Sounds like you are a tenant. They have to go thru the eviction process. As a tenant at will, they will ultimately prevail, but if done correctly starting today, you wouldn't be in court until mid-September.
To questioners from West Virginia & New York: Although I am licensed to practice in your state, I practice on a day-to-day basis in Massachusetts. I answer questions in your state in areas of the law in which I practice, and in which I feel comfortable trying to offer you assistance based on my knowledge of specific statutes in your state and/or general principles applicable in all states. It is always best, however, to work with attorneys and court personnel in your own area to deal with specific problems and factual situations.
Self help evictions are illegal in Massachusetts.
The property owner (your grandmother) or her agent (your father) can evict you but only after legal notice. See the link to Mass Legal Help's Housing section below.
You are a tenant at will, so you are only entitled to 30 days notice, 14 days if he is claiming non-payment of rent. But even a properly served notice does not give them the right to lock you out. You may have defenses to raise or the possibility of seeking more time to find a place to live, if you do get back in until they take you to court properly.
If you can afford an attorney, you should hire a landlord tenant lawyer to help you get back in your home until you have a chance to find a new place. If you cannot afford a lawyer, use the Find Legal Aid link below to find the Greater Boston Legal Services intake line or a lawyer referral service.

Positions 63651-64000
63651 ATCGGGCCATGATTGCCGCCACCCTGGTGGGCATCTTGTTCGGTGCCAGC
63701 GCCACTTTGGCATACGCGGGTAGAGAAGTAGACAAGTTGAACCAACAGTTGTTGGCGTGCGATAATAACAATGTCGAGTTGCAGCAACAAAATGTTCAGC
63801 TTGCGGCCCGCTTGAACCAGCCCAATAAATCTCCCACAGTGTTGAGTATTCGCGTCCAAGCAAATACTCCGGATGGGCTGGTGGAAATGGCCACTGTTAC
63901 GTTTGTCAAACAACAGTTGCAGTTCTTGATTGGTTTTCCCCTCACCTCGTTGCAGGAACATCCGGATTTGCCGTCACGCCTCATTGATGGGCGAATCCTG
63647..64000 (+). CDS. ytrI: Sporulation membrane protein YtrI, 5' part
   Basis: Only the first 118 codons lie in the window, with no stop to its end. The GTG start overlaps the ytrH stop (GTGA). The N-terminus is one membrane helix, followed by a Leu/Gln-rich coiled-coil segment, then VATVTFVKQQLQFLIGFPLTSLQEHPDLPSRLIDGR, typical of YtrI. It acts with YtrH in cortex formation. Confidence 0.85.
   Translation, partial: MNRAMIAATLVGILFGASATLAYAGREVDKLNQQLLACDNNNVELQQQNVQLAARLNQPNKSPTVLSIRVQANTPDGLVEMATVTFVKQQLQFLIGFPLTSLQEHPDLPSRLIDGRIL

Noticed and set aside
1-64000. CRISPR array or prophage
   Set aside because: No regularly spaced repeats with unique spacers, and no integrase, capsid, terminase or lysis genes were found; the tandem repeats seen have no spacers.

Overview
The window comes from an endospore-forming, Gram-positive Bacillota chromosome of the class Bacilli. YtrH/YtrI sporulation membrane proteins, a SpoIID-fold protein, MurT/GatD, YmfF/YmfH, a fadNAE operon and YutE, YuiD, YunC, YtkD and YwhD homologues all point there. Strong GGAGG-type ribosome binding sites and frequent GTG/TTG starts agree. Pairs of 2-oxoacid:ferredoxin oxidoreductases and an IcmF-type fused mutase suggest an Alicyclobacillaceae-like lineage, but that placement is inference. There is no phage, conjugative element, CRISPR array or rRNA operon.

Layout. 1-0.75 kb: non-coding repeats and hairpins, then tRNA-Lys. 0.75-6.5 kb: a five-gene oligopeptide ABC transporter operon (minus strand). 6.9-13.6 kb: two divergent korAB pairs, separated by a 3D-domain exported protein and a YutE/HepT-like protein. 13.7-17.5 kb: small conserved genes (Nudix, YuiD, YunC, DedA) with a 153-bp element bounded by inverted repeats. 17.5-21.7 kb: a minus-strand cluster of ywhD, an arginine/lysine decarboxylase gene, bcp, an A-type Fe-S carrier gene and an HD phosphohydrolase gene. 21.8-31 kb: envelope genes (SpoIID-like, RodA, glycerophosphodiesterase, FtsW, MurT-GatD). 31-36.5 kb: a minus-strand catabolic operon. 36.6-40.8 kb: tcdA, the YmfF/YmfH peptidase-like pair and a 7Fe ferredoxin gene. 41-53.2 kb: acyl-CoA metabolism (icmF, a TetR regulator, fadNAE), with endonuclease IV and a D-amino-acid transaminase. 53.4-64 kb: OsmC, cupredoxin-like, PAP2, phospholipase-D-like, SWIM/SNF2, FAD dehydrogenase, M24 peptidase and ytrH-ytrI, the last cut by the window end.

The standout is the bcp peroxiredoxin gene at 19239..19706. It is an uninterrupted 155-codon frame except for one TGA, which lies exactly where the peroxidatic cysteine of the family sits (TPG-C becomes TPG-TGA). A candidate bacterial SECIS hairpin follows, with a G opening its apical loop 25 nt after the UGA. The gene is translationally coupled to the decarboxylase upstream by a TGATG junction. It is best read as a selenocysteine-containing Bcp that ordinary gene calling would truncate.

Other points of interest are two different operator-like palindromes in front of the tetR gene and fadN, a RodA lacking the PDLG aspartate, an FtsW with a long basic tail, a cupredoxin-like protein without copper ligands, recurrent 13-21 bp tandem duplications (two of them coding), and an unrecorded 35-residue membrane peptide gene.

I have changed the subject of your question to Landlord Tenant so that you might get answers from local LT attorneys.
NOTE: This answer is made available by the lawyer for educational purposes only. By using or participating in this site you understand that there is no attorney client privilege between you and the attorney responding. This site should not be used as a substitute for competent legal advice from a licensed professional attorney in your area who regularly practices in the subject matter which your question is about. You should develop an attorney client relationship with the lawyer of your choice so that your communications will be subject to the attorney client privilege and have the other benefits of a professional relationship. The law changes frequently and varies from jurisdiction to jurisdiction. The information and materials provided are general in nature, and may not apply to a specific matter as partially described in the question.
To remove you properly, they would need to go through the proper eviction process. Be sure you don't give them any reason to call the police. Best of luck.
Criminal Law (all misdemeanor & felonies in District and Superior Courts), Drunk Driving and Drug arrests, Sex Offenses, SORB, Crimes involving Violence or Theft, Domestic (Divorce, Child Custody, Alimony and Child Support) and Family Law (Modification, Contempts & Paternity), Juvenile Law, Domestic Violence and Restraining Orders, Business Law, Personal Injury claims, Probate Law (Guardianships, Conservatorships & Estate Administration) and Legal Malpractice. For these and other areas, contact me. NOTE: This preceding message DOES NOT create an attorney-client relationship. It is not a protected or confidential communication. The statements made herein are not to be interpreted as representations or warranties of any kind. No reliance should be placed on the statements made herein. It is recommended that the recipient(s) should undertake their own research to reach their own opinion. The writer does not accept professional responsibility on this matter. TO CREATE an attorney-client relationship REQUIRES a signed retainer/fee agreement along with a retainer fee that must be received by my office.